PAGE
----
RIDGEWOOD – Bill Bradley is beyond politics.
The cerebral former U.S. Senator and Democratic presidential candidate has left the political stage. Yet Bradley, a Rhodes Scholar, former Princeton and New York Knicks basketball star and author, still captures the imagination of many, a combination of athletic glory and intellectual gravitas.
A crowd of more than 300 people stood and cheered when Bradley walked to the stage at the Woman’s Club in Ridgewood on Tuesday night, like an old prizefighter fondly remembered. Bradley came back to politics at a fundraiser on behalf of Roy Cho, the Democratic candidate in the Fifth Congressional District. And without skipping a beat, he got back into the ring.
“I’m here tonight because my mind and my heart have converged on Roy Cho,” said Bradley, who served in the U.S. Senate from 1979 to 1997. “When I left Washington, I said politics was broken. There is no question that it hasn’t gotten better since 1997. It’s gotten worse. We definitely need Roy Cho. I think of his commitment. I think of the hard work he’s putting into this campaign. I think of what he stands for in terms of what’s possible in America. We need somebody who understands what it means to live in a state as dense as ours, with an opportunity to build a better society in that state, which depends on transportation, education and health care. Roy Cho understands all of that. He will be a great United States Congressman.”
Bradley was joined by an array of Democratic luminaries, including state Senate Majority Leader Loretta Weinberg (D-37), U.S. Rep. Frank Pallone (D-6), U.S. Rep. Bill Pascrell (D-9) and U.S. Sen. Bob Menendez. The fundraising event raised more than $75,000, according to the Cho campaign.
Menendez eviscerated the record of Cho’s opponent, six-term Republican incumbent U.S. Rep. Scott Garrett (R-5).
“For twelve years, our communities in the Fifth Congressional District have suffered under the policies of someone who is so extreme that if Republicans, Democrats and independents in the district fully understood what their present representative votes for, they would clearly turn away,” Menendez said. “He has walked away from having one set of votes in Congress and a different set of things he says back in his district.
“At the time [of Hurricane Sandy], New Jersey needed a Congressional delegation that stood on its feet to fight for New Jerseyans. But there was one member of the delegation who instead of saying ‘yes’, consistently said ‘let me think about it’,” added Menendez, a reference to Garrett’s hesitation to support federal Sandy aid and to a recent Garrett campaign mailer that asserted Garrett was “leading the effort” to obtain Sandy said. “None of it was about good public policy. All of it was about his Tea Party mentality. When New Jerseyans needed a champion, they had someone who closed the door on them .Roy Cho is not Scott Garrett, and that’s why we need to send him to Congress.”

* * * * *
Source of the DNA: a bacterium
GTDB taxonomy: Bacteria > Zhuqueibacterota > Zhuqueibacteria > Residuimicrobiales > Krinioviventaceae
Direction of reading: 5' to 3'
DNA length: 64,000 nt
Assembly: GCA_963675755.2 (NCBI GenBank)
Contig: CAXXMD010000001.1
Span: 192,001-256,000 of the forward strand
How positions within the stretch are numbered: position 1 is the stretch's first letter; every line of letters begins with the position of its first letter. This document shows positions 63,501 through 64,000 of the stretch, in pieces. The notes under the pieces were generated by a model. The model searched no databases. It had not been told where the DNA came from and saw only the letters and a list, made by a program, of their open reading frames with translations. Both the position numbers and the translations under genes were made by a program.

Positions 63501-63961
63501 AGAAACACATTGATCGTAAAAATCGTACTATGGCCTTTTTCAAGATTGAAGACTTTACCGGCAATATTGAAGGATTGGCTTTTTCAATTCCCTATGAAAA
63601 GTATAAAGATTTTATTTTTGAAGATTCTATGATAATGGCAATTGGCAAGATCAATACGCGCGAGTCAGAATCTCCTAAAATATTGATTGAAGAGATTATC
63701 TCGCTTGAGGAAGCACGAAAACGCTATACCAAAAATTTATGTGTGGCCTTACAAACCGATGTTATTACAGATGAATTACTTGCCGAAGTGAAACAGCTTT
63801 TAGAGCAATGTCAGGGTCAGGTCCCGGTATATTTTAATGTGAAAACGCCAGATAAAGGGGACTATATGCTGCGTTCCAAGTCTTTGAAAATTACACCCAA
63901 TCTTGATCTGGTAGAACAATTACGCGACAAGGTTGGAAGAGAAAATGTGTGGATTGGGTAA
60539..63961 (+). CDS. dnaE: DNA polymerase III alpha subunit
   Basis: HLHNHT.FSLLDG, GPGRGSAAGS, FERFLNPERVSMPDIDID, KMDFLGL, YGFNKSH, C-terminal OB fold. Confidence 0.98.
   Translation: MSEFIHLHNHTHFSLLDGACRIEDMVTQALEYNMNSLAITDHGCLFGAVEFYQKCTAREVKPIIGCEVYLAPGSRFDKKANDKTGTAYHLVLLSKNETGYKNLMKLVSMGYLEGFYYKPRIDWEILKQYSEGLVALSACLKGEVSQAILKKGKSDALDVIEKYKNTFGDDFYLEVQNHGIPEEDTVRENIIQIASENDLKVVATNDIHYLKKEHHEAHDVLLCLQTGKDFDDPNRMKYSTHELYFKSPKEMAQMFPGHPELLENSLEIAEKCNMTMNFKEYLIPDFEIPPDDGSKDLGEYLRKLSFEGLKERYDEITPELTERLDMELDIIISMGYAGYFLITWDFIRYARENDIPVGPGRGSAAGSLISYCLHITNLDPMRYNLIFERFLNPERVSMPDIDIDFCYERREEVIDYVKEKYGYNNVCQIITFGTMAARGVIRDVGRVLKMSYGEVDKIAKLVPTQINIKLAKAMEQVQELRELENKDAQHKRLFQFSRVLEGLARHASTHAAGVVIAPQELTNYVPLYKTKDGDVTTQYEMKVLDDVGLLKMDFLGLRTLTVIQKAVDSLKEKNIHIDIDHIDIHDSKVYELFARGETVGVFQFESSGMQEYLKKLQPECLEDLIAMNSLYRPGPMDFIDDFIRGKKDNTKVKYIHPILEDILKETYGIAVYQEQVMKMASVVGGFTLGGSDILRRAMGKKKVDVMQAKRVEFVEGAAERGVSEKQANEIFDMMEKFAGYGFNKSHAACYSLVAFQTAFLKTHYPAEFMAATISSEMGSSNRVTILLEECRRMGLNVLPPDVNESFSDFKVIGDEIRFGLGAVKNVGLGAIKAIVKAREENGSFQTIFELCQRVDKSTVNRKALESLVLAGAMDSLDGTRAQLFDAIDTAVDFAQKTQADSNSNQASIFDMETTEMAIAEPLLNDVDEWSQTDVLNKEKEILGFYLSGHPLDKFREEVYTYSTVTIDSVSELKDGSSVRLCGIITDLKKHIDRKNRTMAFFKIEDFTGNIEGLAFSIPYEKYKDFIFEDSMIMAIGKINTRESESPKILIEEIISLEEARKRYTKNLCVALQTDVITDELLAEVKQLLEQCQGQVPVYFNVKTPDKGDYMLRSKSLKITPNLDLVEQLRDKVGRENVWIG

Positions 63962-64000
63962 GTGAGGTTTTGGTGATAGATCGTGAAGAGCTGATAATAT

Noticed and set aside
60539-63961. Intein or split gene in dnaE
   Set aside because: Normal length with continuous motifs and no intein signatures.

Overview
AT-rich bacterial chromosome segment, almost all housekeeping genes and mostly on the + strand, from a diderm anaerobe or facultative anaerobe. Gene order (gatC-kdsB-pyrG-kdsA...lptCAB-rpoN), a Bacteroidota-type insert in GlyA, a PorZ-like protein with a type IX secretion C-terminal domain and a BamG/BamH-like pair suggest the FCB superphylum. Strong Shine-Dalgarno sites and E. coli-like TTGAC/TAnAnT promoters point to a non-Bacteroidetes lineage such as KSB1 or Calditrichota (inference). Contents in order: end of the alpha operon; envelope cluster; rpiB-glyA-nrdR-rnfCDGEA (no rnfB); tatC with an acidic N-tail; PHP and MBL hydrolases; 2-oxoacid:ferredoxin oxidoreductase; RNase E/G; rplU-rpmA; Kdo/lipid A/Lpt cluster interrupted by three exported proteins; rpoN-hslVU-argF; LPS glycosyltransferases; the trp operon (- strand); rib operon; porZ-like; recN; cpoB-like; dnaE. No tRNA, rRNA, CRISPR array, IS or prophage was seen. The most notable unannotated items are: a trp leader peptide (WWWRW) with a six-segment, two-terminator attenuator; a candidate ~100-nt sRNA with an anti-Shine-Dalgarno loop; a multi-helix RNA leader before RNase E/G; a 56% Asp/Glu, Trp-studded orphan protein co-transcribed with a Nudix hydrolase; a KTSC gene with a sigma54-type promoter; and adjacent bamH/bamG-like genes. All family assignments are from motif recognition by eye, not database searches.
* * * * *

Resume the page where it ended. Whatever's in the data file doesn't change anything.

“Americans here in northern New Jersey need help, and we are being represented in Congress by someone who doesn’t believe that there is any role for government to play,” Cho, 33, a Korean-born attorney who lives in Hackensack. “[Garrett] went against his own governor [Chris Christie], a Republican governor, on Hurricane Sandy aid initially on principle because he had been against Hurricane Katrina aid. He represents the ‘politics as usual’ that turns so many people off against Washington, D.C., turns so many people off to what it means to serve in government, and turns so many people off to what it means to be a part of the American Dream.”
Cho is seeking to represent New Jersey’s Fifth Congressional District, which includes parts of Bergen County, a few Passaic County municipalities, and most of Warren and Sussex counties.
While many see Cho’s battle against Garrett as an uphill struggle, Cho noted that he felt momentum is in his favor as he continues to engage voters in traditional door-knocking and morning train stop campaign efforts.
“If we all come together, I’m fully confident that on November 4, we are going to pull off one of the biggest political upsets we’ve even seen,” Cho said.
Bradley told PolitickerNJ why he is a true believer in Cho.
“He is starting to run for office based upon his character and his experience outside politics with a deep commitment to serve the people,” Bradley said. “That’s what I try to do.”